State control of the District, the second factor in the arm of the state analysis, is “pervasive and substantial.” Grimshaw v. S. Fla. Water Mgmt. Dist., 195 F.Supp.2d 1358, 1366 (S.D.Fla.2002) (Middlebrooks, J.). The District is governed by a board appointed by the Governor of Florida and approved by the Florida Senate. SeeFla. Stat. § 373.073(1)(a). The Governor may remove any officer of the District. See id. § 373.076(2). The Executive Director of the District must be approved by the Governor and confirmed by the Florida Senate. See id. § 373.079(4)(a). The District budget must be submitted to the Governor, the President of the Senate, the Speaker of the House, the Secretary of the Department of Environmental Protection, and legislative chairs and subcommittees. See id. § 373.536(5)(d). The District's budget is subject to approval by the Governor. See id. § 373.536(5)(a). The Florida Land and Water Adjudicatory Commission, comprised of the Governor and his Cabinet, “[has] the exclusive authority to review any order or rule of a water management district.” Id. § 373.114(1). In short, as Judge Middlebrooks noted in Grimshaw, “[t]he degree of state control exercised over [t]he South Florida Water Management District is very compelling.” 195 F.Supp.2d at 1366.

Of course, the amount of general control exercised over the District may vary depending upon the “particular function in which the defendant was engaged when taking the actions out of which liability is asserted to arise.” Manders, 338 F.3d at 1308. Here, the District and Appellant disagree on how the particular function at issue in this case should be articulated. Specifically, the actions giving rise to the District's asserted FCA liability were its allegedly fraudulent requests for FEMA reimbursements. The District contends that, because the reimbursements were tied directly to necessary canal repairs, the function at issue is the District's core mission of water management. Therefore, because the State maintains substantial control over the District's water management operations, the District argues that it was acting as an arm of the state when it made the reimbursement requests. According to Appellant, however, the function at issue is much narrower: the solicitation of public grants. Thus, because the statute that authorizes the District to solicit public grants does not require direct State oversight, seeFla. Stat. § 373.083(4), Appellant argues that the District was acting with autonomy akin to that of a county or municipality when it requested the FEMA reimbursements and therefore was not functioning as an arm of the state.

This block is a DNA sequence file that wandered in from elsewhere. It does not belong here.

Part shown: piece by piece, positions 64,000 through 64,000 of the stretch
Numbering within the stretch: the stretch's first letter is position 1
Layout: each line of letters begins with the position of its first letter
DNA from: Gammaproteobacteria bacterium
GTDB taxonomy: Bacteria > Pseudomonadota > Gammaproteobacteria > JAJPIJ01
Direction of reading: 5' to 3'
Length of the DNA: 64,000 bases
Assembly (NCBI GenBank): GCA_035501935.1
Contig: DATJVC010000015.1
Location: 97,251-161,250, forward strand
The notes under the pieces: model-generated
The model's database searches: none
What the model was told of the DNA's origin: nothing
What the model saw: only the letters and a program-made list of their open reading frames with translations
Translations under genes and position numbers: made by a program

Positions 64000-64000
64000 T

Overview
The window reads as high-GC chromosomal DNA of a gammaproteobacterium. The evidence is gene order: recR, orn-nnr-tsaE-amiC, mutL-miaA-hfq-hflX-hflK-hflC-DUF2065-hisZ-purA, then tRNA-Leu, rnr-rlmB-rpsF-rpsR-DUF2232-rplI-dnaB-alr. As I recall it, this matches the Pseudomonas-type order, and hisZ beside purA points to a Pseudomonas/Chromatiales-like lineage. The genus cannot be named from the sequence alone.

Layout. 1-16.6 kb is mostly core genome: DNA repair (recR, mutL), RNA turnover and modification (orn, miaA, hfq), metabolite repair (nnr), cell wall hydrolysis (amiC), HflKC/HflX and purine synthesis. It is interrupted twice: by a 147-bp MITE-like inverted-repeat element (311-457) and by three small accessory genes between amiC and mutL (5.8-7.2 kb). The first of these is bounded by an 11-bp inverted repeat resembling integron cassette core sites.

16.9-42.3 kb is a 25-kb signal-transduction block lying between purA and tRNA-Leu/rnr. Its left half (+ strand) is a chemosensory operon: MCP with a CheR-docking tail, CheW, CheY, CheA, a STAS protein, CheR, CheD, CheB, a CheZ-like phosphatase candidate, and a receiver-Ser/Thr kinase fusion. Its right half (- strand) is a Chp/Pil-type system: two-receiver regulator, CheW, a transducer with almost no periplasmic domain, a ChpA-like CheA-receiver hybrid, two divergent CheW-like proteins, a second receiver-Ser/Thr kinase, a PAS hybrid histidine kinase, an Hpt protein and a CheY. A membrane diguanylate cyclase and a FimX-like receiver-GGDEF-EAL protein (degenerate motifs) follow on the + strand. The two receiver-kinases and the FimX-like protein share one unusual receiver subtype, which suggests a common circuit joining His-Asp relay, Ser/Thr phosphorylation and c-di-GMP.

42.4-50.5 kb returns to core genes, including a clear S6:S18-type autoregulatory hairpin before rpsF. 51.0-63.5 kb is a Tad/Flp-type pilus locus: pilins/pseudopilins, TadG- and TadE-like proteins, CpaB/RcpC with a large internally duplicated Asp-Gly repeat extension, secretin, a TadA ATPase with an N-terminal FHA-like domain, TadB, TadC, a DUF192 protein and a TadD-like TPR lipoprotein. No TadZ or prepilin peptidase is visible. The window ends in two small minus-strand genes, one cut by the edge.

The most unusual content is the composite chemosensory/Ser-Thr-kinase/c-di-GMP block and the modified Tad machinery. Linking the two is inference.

This abstraction argument strays from the “key question” of the Manders function-by-function inquiry, which “is not what ... powers [state entities] have, but for whom [they] exercise that power.” Abusaid, 405 F.3d at 1310 (quoting Manders, 338 F.3d at 1319 n. 35) (internal quotation marks omitted). Whether the function at issue is articulated as water management operations or the solicitation of public grants, the District derives both the authority and the obligation to exercise those powers directly from the State. See id. at 1304 n. 4 (looking to the sources of an entity's authority to take a particular action and its duty to do so when considering the first two prongs of the Manders inquiry); see alsoFla. Stat. § 373.083(4) (authorizing the District to solicit and accept public grants only for District projects); Fla. Stat. § 373.036(2)(a) (requiring water management districts to maintain flood protection plans). That the District maintains some degree of autonomy over its day-to-day operations does not change the fact that the State of Florida ultimately retains near-total control over it. See Fouche v. Jekyll Island–State Park Auth., 713 F.2d 1518, 1521 (11th Cir.1983) (reasoning that a state park's authority to operate profit-making enterprises did not alter its status as an arm of the state where the state controlled the park's use of its profits). Accordingly, the state-control factor weighs heavily in favor of the conclusion that the District is an arm of the State of Florida.